Which Joe gave his name to ‘sloppy joes’? We look at five interesting sandwiches and their lexical origins.
A game in which two players alternately take one or more objects from one of a number of heaps, each trying to take, or to compel the other to take, the last remaining object.
- ‘Also at high school a friend of his father gave him a mechanical device with switching circuits that could play nim and other games.’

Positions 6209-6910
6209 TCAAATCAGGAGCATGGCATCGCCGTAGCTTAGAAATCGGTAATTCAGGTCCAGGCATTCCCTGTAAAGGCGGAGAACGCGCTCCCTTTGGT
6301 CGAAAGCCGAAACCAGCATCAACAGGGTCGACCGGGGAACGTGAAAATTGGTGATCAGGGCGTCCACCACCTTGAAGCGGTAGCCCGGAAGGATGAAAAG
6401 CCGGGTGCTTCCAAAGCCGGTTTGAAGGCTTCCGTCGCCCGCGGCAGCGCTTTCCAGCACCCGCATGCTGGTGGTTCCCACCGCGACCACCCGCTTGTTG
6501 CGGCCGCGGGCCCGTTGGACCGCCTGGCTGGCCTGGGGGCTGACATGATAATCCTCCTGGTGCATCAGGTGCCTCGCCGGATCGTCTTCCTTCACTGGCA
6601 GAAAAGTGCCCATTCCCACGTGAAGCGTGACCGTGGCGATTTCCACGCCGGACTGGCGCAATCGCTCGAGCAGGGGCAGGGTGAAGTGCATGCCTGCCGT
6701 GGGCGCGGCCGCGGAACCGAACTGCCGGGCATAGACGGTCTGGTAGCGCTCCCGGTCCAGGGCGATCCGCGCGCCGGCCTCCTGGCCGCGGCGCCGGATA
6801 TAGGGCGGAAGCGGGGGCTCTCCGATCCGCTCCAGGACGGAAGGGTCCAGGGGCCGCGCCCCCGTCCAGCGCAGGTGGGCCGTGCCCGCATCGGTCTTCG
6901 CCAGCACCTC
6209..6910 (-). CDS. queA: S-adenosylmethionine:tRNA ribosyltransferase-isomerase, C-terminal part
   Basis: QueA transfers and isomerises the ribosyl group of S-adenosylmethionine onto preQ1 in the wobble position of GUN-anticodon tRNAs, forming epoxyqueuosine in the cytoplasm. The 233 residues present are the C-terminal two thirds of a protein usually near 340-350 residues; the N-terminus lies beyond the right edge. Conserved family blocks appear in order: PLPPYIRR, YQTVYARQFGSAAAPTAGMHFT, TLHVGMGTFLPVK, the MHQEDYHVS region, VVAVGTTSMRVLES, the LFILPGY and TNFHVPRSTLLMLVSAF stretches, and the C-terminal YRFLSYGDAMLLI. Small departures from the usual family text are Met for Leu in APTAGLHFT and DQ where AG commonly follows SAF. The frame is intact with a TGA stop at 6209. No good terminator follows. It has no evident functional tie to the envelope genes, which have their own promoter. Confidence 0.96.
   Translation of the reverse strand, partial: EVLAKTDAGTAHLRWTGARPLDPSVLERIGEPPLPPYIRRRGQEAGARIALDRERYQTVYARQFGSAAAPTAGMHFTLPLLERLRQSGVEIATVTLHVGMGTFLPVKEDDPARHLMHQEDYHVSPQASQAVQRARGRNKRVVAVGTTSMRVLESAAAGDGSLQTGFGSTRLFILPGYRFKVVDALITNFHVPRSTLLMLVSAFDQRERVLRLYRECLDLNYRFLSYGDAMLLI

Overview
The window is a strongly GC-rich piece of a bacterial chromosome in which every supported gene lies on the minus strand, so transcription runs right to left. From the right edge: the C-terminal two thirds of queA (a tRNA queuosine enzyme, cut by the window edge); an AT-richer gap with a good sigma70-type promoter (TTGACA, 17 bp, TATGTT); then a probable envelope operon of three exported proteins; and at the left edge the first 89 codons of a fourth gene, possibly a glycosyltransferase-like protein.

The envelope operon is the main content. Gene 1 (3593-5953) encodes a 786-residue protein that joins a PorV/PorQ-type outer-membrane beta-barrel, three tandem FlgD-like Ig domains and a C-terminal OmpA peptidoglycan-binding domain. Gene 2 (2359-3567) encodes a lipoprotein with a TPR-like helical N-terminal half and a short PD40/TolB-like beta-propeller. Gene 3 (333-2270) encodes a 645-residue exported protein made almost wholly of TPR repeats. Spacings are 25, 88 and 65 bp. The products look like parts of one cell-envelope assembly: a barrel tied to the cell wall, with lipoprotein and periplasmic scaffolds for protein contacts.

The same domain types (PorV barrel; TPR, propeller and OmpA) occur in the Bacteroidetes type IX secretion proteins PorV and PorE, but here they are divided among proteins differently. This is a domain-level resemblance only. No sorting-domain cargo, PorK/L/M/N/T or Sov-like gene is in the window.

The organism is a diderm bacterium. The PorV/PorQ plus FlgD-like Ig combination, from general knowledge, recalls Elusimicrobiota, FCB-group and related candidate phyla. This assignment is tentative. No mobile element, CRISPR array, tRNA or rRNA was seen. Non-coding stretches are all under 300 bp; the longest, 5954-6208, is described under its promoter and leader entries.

- ‘Variants of Nim have been played since ancient times.’
- ‘For example he devised laska, and produced an interesting modification to the rules of nim.’
Early 20th century: apparently from archaic nim to take or from German nimm! take! imperative of nehmen.
We take a look at several popular, though confusing, punctuation marks.
From Afghanistan to Zimbabwe, discover surprising and intriguing language facts from around the globe.
The definitions of ‘buddy’ and ‘bro’ in the OED have recently been revised. We explore their history and increase in popularity.